putcustardonit Thu 12-Nov-15 21:00:48

But diddl I'm imaging the scenario; DPs decide to have their DD baptised. They elect to have it done during a normal church service with their immediate family and God Parents.
The DM mentions in passing to friends what's happening and they decide to go & watch. They then should expect lunch because they are just part of the congregation.

If an invitation was sent to the Op then she should expect to be fed. IYKWIM.

fluffyfox1 Thu 12-Nov-15 21:04:42

Custard it's not being done during a service but as an individual ceremony x

putcustardonit Thu 12-Nov-15 21:06:24

In which case it's very rude not to offer even a cup of tea and piece of cake.

BackforGood Thu 12-Nov-15 21:06:26

I'm not 100% clear that she is inviting people to come but not feeding them though. From your OP it sounds as if she's just chatting about it, and then suddenly thought she'd better clarify they are having a small 'do', not a big party, in case you all thought you might be invited or something.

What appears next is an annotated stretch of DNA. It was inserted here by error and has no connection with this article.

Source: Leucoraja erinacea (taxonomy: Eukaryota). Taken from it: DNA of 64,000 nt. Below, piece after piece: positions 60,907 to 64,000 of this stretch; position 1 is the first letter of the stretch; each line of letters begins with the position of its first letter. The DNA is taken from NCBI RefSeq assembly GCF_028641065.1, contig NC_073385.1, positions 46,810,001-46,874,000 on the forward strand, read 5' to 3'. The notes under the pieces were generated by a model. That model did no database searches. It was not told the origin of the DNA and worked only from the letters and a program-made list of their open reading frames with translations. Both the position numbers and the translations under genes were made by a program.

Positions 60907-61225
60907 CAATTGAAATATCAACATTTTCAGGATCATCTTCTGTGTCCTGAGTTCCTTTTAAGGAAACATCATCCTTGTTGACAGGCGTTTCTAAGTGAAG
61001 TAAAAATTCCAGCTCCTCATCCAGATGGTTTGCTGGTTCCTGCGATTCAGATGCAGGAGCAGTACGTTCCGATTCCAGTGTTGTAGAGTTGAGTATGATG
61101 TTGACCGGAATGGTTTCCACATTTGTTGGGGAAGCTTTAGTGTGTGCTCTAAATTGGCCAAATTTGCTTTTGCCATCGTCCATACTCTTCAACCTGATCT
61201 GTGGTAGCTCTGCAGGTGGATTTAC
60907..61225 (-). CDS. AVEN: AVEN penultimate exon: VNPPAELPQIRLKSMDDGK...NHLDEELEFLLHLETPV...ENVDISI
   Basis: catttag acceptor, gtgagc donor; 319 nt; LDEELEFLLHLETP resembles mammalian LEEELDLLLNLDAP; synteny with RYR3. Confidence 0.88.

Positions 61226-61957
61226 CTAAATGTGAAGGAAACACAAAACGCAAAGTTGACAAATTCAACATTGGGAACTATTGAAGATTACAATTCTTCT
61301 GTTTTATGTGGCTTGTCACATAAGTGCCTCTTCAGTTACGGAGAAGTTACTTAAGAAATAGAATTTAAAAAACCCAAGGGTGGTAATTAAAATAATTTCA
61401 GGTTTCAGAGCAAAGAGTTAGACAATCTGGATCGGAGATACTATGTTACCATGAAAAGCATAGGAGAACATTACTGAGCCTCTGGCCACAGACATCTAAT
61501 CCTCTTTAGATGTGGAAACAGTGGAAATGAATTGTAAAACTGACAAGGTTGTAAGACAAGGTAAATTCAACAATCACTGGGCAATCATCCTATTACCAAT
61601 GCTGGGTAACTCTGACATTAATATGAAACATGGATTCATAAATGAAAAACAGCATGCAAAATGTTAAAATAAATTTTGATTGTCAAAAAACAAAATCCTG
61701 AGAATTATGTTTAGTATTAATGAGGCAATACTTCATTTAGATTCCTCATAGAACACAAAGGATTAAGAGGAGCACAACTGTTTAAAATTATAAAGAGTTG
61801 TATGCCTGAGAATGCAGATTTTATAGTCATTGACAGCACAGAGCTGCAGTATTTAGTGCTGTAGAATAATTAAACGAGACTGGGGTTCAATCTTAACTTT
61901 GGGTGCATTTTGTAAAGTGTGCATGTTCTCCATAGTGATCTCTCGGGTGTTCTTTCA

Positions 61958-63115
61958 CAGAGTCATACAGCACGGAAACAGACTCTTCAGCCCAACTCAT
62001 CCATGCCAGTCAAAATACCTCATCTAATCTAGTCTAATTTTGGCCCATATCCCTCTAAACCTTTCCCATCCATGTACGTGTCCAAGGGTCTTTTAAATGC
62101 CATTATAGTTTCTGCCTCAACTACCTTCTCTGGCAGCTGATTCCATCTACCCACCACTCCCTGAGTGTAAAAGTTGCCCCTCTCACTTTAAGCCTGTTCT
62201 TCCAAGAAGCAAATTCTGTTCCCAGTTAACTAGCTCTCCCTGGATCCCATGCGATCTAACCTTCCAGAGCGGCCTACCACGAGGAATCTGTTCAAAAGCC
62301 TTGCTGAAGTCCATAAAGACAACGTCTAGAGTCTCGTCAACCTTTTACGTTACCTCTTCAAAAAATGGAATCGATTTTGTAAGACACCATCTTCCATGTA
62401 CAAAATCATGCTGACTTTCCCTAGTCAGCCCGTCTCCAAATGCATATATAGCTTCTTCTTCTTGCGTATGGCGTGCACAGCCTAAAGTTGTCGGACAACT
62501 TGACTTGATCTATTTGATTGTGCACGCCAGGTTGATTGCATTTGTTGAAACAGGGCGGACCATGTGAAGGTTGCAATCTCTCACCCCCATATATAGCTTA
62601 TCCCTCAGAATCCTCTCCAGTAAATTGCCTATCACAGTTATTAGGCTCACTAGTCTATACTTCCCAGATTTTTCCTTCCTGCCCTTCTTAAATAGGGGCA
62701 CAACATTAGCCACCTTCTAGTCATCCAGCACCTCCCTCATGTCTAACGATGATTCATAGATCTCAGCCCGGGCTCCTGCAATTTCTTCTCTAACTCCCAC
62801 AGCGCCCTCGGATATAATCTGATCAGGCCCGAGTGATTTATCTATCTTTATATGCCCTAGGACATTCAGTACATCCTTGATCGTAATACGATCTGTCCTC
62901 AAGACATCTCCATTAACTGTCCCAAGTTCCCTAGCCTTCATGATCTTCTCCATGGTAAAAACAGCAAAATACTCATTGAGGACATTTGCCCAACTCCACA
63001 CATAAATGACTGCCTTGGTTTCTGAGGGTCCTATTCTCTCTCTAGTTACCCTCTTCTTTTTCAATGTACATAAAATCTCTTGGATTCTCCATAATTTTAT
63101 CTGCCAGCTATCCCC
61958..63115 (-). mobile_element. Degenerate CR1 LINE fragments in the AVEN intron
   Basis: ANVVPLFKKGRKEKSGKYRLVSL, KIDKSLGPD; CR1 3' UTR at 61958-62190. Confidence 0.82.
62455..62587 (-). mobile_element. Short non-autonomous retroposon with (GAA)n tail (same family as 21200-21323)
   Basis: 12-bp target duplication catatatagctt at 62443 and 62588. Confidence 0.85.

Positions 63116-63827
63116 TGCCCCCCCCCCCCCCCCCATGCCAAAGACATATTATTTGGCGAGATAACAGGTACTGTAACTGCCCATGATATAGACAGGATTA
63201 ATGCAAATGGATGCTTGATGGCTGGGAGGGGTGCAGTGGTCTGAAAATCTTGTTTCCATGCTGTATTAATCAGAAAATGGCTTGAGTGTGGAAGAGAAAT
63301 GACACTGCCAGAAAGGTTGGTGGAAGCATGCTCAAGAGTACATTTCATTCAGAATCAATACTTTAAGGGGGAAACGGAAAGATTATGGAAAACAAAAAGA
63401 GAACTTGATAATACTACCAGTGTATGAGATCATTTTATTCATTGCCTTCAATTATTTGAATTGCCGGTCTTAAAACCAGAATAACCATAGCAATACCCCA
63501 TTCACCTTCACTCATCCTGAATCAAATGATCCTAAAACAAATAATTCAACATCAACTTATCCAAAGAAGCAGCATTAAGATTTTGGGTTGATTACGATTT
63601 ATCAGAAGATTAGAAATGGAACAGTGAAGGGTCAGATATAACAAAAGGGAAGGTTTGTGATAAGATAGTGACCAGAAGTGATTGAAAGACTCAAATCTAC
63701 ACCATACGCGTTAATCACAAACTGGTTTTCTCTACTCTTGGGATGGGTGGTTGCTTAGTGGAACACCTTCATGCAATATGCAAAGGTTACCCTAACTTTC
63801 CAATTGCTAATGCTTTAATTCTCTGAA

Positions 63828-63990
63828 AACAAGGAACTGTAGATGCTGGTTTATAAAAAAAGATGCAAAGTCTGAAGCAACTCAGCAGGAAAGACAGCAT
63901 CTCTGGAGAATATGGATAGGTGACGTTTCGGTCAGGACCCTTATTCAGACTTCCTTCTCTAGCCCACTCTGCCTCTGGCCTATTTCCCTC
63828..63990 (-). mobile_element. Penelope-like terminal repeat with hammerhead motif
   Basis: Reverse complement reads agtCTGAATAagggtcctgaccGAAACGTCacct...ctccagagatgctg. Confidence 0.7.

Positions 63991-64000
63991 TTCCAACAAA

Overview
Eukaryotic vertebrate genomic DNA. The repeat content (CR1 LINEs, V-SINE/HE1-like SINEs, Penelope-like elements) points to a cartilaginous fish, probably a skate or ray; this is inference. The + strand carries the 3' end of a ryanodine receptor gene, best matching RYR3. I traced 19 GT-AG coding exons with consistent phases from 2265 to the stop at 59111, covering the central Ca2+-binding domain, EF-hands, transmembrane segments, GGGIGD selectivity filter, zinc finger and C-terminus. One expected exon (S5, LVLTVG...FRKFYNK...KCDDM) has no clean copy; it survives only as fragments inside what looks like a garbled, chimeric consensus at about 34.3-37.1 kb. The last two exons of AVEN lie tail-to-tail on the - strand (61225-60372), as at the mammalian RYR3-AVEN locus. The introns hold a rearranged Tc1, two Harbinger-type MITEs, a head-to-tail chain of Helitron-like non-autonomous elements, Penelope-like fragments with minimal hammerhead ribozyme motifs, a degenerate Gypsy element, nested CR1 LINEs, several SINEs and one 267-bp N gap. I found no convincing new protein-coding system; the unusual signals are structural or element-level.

As others have said, it becomes public knowledge at our Church if a member is having their LO christened, and, as it is part of the normal service, obviously everyone and anyone could come, but you wouldn't feed the whole congregation, and nor would that be expected, but if they sent a card/letter inviting someone, then I'd expect them to be invited to lunch afterwards.

Or has she honestly invited someone to travel to be there at the service and then not feeding them?

BackforGood Thu 12-Nov-15 21:07:36

Well that's rude then.
They could just do a cuppa / glass of something and a cake - needn't cost much - but you don't invite people to a special service and then tell them to clear off whilst others are fed. That is rude.